Just like the United States, Iran has various jurisdictions in its governmental structure. There is an elected president, legislature and judiciary. However, the major difference that exists is that Iran is a theocracy. Based on the current constitution, the country’s laws and regulations have to be aligned with Islamic criteria (Gheissari, 2009). The supreme leader is tasked with the responsibility of political and ideological control over a system that is dominated by clerics that tend to overshadow major functions of the state.
Millions of Iranians will gather in the coming days to watch their country take on the world in something other than politics. Against the odds, against Argentina, and after a long, eight-year absence, Iran’s participation in the World Cup is a welcome break from usual state TV programming. While the people of Iran ceaselessly hope for sanctions relief and a better economy, at least for now, sports will draw their interest more than their government’s wrangling with Western powers over Iran’s nuclear portfolio.
Political System of Iran - Independence day Celebration
According to current election laws, a body of 12 experts called the oversees and approves electoral candidates for most national elections in Iran. The majority of the members of this body are appointed by the Supreme Leader. According to the current law, this council vets also candidates, which in turn in supervise and elect the Supreme Leader, which ultimately creates a closed loop of power.
Talk:Politics of Iran - Wikipedia
Iran's post-revolution difficulties have included an eight-year war with , internal political struggles and unrest, and economic disorder. The early days of the regime were characterized by severe human rights violations and political turmoil, including the and its occupants on , , by Iranian militants. As the no longer has formal diplomatic relations with Iran, handles U.S. interests in Iran.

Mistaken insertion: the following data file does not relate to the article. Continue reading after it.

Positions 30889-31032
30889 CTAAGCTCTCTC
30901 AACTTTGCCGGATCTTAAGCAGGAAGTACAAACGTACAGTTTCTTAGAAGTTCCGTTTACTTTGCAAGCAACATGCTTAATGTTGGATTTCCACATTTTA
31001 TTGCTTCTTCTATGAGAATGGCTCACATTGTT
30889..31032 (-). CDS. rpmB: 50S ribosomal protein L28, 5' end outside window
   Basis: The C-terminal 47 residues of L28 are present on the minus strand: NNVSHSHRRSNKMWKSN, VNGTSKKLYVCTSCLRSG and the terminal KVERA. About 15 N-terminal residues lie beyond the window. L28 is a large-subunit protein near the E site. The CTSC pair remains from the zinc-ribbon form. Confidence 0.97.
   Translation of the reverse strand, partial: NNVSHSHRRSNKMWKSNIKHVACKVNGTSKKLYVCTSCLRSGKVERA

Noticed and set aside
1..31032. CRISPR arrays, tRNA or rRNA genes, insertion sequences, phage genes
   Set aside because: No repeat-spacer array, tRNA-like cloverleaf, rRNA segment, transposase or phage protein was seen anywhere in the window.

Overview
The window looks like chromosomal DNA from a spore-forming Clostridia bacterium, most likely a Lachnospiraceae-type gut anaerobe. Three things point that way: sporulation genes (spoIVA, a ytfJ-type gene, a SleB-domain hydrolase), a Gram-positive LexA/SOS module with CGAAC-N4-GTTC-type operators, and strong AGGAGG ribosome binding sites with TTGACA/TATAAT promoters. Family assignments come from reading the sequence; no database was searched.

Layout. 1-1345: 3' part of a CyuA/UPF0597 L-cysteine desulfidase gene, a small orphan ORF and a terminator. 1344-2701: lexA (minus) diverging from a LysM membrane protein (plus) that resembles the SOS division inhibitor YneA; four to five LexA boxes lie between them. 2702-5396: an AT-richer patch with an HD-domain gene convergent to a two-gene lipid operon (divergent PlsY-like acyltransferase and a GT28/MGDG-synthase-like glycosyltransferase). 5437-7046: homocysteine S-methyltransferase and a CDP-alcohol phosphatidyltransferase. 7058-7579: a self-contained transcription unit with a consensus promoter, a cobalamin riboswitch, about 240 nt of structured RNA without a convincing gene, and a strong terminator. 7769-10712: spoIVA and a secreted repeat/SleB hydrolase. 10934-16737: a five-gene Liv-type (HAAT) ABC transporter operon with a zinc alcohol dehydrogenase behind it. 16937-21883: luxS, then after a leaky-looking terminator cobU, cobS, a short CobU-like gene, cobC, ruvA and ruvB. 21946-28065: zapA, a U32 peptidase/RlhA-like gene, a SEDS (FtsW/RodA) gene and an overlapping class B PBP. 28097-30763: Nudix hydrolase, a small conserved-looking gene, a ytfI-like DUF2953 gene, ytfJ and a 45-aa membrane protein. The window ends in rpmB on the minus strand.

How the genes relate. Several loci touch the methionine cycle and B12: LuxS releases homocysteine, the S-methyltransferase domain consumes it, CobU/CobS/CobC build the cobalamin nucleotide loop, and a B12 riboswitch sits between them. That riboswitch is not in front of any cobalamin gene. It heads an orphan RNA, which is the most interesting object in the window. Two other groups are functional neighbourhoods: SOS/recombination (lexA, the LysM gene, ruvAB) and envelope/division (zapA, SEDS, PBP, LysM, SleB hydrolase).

Brooke Singman is a Politics Reporter for Fox News.
By mid-, a succession of power struggles eliminated first the center of the political spectrum and then the leftists, leaving only the clergy and their supporters in power. There has been some moderation of excesses both internally and internationally, although there are claims that Iran still remains a sponsor of terrorism.
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The was Iran's dominant political party until its dissolution in ; Iran had no functioning political parties until the formed in to run for the fifth parliamentary elections, mainly out of executive body of the government close to the then-president . After the election of in , more parties started to work, mostly of the movement and opposed by hard-liners. This led to incorporation and official activity of many other groups, including hard-liners. The Iranian Government is opposed by a few armed political groups, including the , the , and the .
Politics of Iran - Wikipedia, the free encyclopedia
The political system of Iran is quite a complex one and combines elements of a modern Islamic ideology with democracy. The entire system functions under a Supreme Leader who is appointed by the Assembly of Experts and is the chief of state while the President is Head of Government. Here is an overview of the structure of the political system of Iran.